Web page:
7. In 1946 the McKee family moved to Charlotte and start a bakery there. In 1948 McKee sold the Charlotte bakery to Herman Lay, who later started the Lay's Potato Chip empire. Lay soon came back to McKee and told him he "couldn't do anything with it and wanted him to take it back."

8. Money was so tight they had to had to sell their home and move into the back of the Charlotte bakery. They used a bed sheet to separate the family's living from the rest of the bakery. In 1951 the family moved back to Chattanooga and started another bakery. The business was known as McKee Baking Company from the 1950s until 1991, when the name was changed to McKee Foods Corporation.

9. Despite years of great adversity, O.D. and Ruth's rare determination finally began to pay off in 1960 when they began selling the first family pack of baked goods. Around this time, the company finally began making a steady profit.

10. Perhaps the catalyst to the company's success was a picture of McKee's 4 year old granddaughter, Debbie. McKee was trying to come up with a catchy name for their new family-pack cartons of snack cakes in 1960. Packaging supplier Bob Mosher suggested using a family member's name. McKee looked at a photo of Debbie in play clothes and her favorite straw hat and realized she should be the face of the snack company! The famous Little Debbie picture (in cowgirl outfit) was originally taken because her mom got a coupon in the mail for $1 off portraits at Olan Mills in 1960.

11. McKee Foods was the first bakery to sell individually wrapped cakes in a multi-pack carton. In 1960 the company introduced the Little Debbie brand and began selling the individually wrapped cakes in multi-pack cartons. A carton of 12 cakes had a suggested retail price of 49 cents at that time. 12 cakes would have cost 60 cents if sold separately.

12. After its initial introduction, more than 14 million cakes were sold within 10 months.

13. Not until the first cartons were being printed did Debbie's parents, Ellsworth and Sharon McKee, discover that their daughter was the namesake of the new brand.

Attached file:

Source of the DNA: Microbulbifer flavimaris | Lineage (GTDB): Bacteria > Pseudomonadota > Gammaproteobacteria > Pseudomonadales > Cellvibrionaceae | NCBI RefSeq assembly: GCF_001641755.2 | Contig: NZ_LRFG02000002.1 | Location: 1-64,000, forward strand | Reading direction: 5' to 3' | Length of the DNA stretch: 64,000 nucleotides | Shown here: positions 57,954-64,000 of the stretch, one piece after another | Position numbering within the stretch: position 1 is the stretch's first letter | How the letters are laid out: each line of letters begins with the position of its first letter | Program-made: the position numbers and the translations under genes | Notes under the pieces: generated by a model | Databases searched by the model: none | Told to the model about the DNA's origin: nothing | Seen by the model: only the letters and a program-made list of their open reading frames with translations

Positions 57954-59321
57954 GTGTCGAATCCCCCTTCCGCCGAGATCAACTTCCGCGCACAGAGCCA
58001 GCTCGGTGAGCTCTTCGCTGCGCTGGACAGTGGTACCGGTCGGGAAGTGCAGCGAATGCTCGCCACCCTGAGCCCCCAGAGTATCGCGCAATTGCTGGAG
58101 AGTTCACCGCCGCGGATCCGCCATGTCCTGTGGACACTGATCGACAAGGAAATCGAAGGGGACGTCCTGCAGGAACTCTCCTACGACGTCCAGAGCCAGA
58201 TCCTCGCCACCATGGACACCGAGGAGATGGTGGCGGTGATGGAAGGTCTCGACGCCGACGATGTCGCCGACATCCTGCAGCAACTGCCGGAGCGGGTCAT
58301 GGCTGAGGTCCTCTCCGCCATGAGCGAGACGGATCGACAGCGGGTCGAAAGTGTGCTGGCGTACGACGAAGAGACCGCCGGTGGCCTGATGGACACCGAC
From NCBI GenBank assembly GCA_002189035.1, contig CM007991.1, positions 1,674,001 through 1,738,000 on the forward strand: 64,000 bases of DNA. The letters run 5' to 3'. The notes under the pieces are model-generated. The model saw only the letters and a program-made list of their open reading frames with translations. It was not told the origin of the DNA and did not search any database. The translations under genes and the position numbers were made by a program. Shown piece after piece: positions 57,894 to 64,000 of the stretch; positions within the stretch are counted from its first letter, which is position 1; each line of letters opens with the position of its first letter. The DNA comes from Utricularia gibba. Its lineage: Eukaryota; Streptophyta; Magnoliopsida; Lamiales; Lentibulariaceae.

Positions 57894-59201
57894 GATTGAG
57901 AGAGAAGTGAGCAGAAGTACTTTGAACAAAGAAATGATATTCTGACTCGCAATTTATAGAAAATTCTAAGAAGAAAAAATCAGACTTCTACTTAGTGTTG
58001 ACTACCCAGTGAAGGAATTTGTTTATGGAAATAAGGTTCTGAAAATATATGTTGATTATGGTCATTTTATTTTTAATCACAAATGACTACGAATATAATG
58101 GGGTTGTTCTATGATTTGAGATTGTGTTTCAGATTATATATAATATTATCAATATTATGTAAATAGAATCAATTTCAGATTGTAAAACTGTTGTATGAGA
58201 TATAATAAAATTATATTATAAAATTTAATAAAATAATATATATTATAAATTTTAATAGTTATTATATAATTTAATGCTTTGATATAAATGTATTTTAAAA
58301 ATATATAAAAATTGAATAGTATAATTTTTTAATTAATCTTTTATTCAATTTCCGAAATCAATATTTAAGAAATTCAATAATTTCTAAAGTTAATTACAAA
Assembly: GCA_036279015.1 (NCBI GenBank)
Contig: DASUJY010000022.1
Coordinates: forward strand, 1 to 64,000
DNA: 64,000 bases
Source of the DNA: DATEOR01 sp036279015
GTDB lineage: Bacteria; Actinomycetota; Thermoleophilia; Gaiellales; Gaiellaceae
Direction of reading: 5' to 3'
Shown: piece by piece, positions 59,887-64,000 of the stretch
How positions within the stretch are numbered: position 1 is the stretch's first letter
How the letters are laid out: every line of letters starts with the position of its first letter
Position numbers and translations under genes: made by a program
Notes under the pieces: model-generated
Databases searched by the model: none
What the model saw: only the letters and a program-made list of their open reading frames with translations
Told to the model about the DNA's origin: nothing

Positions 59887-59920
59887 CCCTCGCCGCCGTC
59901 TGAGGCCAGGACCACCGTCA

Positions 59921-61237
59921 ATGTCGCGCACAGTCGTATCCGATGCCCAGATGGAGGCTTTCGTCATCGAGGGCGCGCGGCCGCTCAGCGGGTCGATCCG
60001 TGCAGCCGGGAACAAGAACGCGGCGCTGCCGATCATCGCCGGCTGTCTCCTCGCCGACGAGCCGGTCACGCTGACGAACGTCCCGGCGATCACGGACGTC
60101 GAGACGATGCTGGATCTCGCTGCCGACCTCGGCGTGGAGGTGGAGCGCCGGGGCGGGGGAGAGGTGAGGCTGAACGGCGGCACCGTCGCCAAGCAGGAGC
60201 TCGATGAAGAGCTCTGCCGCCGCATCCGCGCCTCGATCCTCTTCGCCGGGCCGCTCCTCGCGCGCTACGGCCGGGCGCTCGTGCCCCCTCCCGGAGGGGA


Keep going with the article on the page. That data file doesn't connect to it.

14. In 2005, the company reached more than $1 billion in sales.

15. Now there are over 150 varieties of Little Debbie snacks, and 200 million cartons of its top selling products are sold every year.

16. Little Debbie® snacks have even orbited the earth on the space shuttle, traveling more than 17,500 miles an hour. Little Debbie® Fudge Brownies were one of Elvis Presley’s favorite snacks. If you lined up all the Little Debbie snacks that have been sold over the years, they would cover 9.9 million miles – enough to circle the earth almost 400 times!

More sources and facts about O.D. McKee and Little Debbie
Little Debbie Trivia and Facts 1   Little Debbie Trivia and Facts 2   Little Debbie Trivia and Facts 3   Little Debbie Trivia and Facts 4
Little Debbie Trivia and Facts 5   Little Debbie Trivia and Facts 6   Little Debbie Trivia and Facts 7   Little Debbie Trivia and Facts 8
Little Debbie Trivia and Facts 9   Little Debbie Trivia and Facts 10   Little Debbie Trivia and Facts 11  Little Debbie Trivia and Facts 12
Little Debbie Trivia and Facts 13

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Andrew Carnegie  Barack Obama  Bill Cosby  Bill Clinton  Charlie Chaplin  Dick Van Dyke  Duncan Hines Elvis Presley  Frank Sinatra
Jerry Seinfeld  John Rockefeller  Larry King  Little Debbie  Lucille Ball  Harrison Ford